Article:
As I mentioned, the spot VIX is low for sure, near 11. As far as the futures curve (that affects XIV and other vol ETNs) here’s how they look at the moment:
That increasing value you see as you move down the list is contango. The ETNs that track VIX futures need to keep the same balance each trading day, meaning they have to buy or sell at different prices in those futures settlement dates, if it’s for a credit the ETN makes money that day and if it’s a debit it loses money (in addition to its overall movement of all the futures contained in the ETN going up or down). Right now the curve is not that steep, meaning the farther out months as you get later in 2017 are also really low, even in comparison to a spot VIX near 11. That level of complacency in the farther out month futures is maybe even more significant than any near term VIX moves as it seems like on each sell-off and subsequent Buy the damn dip market participants get even more confident that that action will continue. And they’re right, it will until it doesn’t.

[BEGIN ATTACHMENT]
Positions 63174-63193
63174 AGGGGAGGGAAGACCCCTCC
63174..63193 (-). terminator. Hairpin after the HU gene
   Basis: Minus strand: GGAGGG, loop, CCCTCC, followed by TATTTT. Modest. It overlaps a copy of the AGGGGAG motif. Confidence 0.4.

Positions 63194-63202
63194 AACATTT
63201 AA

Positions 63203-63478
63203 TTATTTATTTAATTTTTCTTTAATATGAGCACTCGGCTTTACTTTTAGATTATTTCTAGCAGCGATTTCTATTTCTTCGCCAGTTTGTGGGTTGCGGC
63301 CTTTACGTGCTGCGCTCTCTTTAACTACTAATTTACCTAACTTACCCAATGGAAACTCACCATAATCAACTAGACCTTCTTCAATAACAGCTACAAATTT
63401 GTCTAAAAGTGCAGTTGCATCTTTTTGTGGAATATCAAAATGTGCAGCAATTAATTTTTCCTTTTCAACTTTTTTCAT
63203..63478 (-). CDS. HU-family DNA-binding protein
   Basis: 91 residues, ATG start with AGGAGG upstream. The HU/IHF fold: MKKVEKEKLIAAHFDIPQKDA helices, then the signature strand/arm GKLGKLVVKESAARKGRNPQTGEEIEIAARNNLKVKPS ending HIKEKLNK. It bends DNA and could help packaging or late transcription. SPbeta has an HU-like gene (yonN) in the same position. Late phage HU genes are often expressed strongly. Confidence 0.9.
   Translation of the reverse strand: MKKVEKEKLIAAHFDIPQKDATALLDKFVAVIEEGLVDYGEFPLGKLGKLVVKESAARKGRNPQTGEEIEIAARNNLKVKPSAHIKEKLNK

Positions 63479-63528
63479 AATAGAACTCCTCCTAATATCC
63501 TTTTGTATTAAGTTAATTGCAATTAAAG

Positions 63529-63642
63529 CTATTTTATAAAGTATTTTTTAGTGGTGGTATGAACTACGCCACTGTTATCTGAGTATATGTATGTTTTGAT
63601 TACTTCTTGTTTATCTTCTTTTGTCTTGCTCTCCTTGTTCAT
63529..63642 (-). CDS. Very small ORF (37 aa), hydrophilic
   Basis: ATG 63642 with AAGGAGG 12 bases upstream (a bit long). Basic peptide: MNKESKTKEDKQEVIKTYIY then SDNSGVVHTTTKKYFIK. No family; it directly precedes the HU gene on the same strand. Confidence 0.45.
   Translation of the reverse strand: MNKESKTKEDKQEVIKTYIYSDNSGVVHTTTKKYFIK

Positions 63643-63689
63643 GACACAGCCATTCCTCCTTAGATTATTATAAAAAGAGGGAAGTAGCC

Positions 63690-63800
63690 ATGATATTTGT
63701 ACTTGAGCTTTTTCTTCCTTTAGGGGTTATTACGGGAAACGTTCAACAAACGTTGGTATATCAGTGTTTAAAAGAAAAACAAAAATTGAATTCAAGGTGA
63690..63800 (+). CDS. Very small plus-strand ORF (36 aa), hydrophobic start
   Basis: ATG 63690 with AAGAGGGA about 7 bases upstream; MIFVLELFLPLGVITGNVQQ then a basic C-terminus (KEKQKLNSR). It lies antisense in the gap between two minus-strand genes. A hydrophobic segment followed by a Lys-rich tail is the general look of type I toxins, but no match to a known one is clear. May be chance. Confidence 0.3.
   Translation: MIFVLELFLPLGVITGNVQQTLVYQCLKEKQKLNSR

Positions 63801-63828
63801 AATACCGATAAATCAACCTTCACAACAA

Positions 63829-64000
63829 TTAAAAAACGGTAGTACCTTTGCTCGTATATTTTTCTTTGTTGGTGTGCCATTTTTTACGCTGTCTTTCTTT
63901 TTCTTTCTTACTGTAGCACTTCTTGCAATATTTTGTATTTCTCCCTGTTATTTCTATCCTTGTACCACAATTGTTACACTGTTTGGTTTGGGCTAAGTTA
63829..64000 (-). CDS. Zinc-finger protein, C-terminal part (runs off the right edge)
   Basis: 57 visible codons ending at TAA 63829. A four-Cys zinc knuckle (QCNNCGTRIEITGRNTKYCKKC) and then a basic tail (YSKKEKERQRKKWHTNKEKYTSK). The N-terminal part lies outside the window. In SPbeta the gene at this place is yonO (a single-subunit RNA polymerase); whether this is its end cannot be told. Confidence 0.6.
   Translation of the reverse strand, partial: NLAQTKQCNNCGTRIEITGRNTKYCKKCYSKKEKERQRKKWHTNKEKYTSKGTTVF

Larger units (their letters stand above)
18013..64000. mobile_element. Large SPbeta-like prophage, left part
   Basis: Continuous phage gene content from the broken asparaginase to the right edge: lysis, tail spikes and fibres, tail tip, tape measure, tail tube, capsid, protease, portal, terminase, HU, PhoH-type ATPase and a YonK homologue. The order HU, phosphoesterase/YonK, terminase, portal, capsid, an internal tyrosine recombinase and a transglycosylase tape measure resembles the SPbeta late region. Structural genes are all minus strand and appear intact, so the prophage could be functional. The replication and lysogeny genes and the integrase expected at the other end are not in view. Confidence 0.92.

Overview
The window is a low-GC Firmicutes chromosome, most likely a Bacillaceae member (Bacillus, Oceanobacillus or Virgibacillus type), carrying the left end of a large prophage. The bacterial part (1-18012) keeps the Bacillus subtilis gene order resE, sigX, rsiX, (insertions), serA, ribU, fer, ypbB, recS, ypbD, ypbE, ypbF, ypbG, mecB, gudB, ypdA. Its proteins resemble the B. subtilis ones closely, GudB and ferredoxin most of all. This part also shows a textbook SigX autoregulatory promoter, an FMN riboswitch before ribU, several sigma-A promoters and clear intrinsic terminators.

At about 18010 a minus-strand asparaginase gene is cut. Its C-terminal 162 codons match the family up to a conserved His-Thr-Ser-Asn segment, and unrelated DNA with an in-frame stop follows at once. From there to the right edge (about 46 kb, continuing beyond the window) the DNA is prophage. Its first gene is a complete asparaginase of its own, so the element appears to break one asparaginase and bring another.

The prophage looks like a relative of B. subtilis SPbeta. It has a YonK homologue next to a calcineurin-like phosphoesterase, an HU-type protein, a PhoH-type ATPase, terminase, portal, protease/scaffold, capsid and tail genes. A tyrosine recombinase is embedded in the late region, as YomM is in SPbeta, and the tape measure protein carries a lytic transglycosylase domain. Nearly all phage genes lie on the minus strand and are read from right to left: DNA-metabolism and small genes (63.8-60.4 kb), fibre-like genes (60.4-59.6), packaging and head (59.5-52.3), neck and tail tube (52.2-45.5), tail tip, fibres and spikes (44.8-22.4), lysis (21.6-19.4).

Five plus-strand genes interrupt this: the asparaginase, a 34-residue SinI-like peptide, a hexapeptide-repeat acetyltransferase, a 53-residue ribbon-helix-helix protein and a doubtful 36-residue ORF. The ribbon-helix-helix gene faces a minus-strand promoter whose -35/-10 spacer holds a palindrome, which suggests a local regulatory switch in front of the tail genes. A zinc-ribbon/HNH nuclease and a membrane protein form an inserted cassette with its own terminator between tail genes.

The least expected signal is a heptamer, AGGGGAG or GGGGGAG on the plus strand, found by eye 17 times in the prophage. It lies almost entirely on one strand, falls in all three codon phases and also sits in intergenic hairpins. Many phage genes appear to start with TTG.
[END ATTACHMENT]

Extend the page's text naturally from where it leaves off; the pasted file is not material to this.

As far as owning the XIV itself, a contango level of only about 5% is probably not the best time to own, not to mention you’d prefer to catch this thing after a serious spike in the VIX where this would correct in a significant way. The ideal timing to buy the XIV is following a market selloff where the VIX spikes, the VIX futures go into backwardation (the front month is higher than back month) and backwardation is about to reverse to its normal contango. (e.g. VIX spikes to 30, back months spike to 22, then VIX comes back into low 20’s on its way to teens and farther months remain above 20) The best example of that condition is Jan 2015 til now on the XIV chart above.